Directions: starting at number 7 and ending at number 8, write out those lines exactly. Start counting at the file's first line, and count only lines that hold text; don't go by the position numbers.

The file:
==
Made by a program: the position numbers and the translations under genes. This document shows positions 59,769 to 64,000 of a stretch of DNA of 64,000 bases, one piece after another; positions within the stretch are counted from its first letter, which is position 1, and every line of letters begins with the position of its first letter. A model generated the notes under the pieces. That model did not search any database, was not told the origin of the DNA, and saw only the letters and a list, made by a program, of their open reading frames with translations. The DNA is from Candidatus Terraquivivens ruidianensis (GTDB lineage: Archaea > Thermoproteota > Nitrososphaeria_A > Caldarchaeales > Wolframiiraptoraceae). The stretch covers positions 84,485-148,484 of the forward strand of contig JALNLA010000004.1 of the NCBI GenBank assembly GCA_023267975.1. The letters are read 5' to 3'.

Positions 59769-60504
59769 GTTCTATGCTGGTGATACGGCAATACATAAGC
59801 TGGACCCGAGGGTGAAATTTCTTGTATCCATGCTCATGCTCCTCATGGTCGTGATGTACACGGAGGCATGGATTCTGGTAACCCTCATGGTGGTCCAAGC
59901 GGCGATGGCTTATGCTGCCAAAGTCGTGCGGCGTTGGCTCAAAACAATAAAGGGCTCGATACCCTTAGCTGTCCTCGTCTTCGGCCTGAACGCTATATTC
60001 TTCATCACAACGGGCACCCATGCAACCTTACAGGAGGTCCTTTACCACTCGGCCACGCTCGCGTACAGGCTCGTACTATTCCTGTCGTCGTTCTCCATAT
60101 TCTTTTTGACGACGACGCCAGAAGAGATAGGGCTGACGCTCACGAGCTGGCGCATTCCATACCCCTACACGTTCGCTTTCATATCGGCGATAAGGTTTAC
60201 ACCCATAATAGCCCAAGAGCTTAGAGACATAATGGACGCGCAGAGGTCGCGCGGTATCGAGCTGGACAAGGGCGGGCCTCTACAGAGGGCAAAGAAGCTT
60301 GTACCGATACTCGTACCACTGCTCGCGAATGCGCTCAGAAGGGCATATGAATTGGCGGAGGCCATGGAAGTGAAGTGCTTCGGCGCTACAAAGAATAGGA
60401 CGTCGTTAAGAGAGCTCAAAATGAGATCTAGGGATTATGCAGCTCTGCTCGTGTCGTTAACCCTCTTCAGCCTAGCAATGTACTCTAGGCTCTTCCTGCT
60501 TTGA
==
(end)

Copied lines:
60101 TCTTTTTGACGACGACGCCAGAAGAGATAGGGCTGACGCTCACGAGCTGGCGCATTCCATACCCCTACACGTTCGCTTTCATATCGGCGATAAGGTTTAC
60201 ACCCATAATAGCCCAAGAGCTTAGAGACATAATGGACGCGCAGAGGTCGCGCGGTATCGAGCTGGACAAGGGCGGGCCTCTACAGAGGGCAAAGAAGCTT